Facility will bolster capabilities in critical minerals, energy resource evaluation and other essential energy and mineral program priorities
Date: Friday, February 18, 2022
GOLDEN, Colo. — Secretary of the Interior Deb Haaland and Colorado leaders today announced $167 million in President Biden’s Bipartisan Infrastructure Law funding has been allocated to replace deteriorating laboratories used by scientists at the U.S. Geological Survey working on critical energy and mineral programs.
Secretary Haaland, Senators Michael Bennet and John Hickenlooper, U.S. Representative Ed Perlmutter, and Assistant Secretary for Water and Science Tanya Trujillo visited the Colorado School of Mines campus in Golden, Colo. to tour existing facilities.
The new state-of-the-art research and teaching facility, to be built on the campus, will allow USGS energy and minerals researchers to work alongside the university’s geoscience and energy professors. This colocation will provide the opportunity to establish a center of excellence in minerals and energy that will leverage USGS science, support the development of STEM talent by engaging students and help expand the diversity of the USGS workforce.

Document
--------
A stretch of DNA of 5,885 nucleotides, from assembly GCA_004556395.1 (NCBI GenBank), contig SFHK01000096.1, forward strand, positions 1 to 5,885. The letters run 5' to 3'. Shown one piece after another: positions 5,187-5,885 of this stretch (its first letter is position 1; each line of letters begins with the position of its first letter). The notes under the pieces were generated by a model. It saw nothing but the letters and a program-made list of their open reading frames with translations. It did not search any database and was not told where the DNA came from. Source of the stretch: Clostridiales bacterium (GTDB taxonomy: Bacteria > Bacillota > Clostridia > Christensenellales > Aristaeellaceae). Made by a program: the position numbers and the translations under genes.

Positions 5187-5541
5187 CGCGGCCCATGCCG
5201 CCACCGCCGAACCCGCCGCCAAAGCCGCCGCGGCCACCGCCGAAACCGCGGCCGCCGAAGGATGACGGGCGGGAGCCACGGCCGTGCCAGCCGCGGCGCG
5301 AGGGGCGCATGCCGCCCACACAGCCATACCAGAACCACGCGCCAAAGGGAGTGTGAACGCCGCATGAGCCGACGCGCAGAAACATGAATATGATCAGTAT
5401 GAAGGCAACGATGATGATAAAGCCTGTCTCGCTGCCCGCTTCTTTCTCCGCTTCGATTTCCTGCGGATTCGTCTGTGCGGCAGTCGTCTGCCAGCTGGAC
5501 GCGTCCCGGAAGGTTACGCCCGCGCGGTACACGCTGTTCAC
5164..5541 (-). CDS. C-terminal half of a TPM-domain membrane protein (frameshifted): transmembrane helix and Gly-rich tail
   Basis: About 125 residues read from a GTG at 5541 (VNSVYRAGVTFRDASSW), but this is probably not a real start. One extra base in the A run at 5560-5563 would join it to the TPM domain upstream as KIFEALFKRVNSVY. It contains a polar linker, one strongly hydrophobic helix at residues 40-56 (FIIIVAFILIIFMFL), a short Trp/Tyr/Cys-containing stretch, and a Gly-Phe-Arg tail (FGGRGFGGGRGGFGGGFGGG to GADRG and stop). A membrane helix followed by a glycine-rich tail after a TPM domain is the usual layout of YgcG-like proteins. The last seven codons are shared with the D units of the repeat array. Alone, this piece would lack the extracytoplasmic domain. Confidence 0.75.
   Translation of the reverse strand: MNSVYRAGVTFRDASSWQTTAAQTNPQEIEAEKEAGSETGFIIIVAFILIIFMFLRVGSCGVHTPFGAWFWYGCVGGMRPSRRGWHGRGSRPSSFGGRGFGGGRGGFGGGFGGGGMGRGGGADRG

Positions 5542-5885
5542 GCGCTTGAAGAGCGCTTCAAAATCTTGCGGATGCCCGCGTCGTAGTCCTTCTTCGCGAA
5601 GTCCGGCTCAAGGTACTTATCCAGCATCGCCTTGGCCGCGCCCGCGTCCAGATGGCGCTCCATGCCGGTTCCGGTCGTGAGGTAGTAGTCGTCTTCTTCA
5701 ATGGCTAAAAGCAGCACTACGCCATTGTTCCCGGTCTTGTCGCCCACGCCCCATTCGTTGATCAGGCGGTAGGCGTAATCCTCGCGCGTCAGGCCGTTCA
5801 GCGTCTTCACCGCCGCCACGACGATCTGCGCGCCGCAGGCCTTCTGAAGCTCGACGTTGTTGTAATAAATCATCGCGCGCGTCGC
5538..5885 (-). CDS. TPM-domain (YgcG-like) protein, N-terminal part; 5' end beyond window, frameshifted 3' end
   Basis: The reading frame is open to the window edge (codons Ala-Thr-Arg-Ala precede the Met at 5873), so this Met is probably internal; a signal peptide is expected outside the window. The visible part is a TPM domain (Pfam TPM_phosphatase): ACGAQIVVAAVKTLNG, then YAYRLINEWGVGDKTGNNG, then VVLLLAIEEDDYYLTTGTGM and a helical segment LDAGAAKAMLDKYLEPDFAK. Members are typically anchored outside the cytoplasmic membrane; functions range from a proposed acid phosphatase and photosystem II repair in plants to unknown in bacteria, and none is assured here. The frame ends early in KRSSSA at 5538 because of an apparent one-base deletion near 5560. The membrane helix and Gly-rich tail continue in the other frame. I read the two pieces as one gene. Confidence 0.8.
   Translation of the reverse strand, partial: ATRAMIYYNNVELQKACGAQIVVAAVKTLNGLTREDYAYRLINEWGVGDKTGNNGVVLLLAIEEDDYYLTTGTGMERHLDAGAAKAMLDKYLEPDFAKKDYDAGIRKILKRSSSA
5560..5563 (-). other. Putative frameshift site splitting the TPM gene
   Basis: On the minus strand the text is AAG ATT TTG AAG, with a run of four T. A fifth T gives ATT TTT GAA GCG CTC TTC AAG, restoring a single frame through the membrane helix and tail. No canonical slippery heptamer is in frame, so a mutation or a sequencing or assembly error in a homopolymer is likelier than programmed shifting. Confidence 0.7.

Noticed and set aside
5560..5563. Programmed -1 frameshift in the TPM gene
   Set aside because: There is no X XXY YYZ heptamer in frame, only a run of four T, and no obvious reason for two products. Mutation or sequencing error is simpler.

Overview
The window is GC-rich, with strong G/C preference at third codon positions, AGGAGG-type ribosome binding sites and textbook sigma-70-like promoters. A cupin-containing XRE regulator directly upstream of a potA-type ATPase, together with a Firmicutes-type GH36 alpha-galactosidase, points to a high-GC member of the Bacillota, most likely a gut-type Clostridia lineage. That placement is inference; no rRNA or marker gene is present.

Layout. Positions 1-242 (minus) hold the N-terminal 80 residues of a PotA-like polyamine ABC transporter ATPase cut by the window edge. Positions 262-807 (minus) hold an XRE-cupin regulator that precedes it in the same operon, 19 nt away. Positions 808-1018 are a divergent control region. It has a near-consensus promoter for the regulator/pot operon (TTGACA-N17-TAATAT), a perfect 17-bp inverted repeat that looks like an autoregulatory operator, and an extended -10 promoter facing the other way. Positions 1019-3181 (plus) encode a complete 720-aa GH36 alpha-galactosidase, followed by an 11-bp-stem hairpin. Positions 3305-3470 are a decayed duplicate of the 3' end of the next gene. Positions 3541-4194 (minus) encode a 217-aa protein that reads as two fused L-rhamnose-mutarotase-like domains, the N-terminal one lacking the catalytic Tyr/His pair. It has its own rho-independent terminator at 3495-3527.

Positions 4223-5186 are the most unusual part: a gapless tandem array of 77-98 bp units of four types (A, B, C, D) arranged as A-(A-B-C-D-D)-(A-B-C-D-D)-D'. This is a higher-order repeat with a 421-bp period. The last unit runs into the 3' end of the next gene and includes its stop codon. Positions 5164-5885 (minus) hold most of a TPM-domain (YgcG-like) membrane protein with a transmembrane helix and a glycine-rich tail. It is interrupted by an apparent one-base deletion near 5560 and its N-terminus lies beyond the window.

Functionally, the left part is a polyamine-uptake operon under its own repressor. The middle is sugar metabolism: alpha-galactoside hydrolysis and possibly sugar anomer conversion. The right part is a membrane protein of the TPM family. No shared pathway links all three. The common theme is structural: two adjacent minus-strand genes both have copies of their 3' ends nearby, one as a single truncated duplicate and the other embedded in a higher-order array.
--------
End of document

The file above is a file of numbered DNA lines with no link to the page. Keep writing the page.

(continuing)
“Science is at the heart of Interior’s mission, and we are committed to empowering the agency’s scientific and technical experts to use the best available technology to guide our work. This investment from President Biden’s Bipartisan Infrastructure Law will help maintain and enhance the necessary infrastructure to provide unique research and operational capabilities in critical minerals research, energy resource evaluation and other essential energy and mineral program priorities for the USGS,” said Secretary Haaland.
“The USGS is pleased to expand our more than 40-year partnership with Colorado School of Mines through the construction of this new world-class facility,” said David Applegate, Associate Director for Natural Hazards Exercising the Delegated Authority of the USGS Director. “Now, in addition to collaborating on natural hazards research, USGS and Mines staff will work together to address the nation’s energy and mineral resource challenges.”
Estimated to be completed within five years, the Energy and Minerals Research Building will house the USGS Geology, Geophysics and Geochemistry Science Center, as well as the Central Energy Resources Science Center.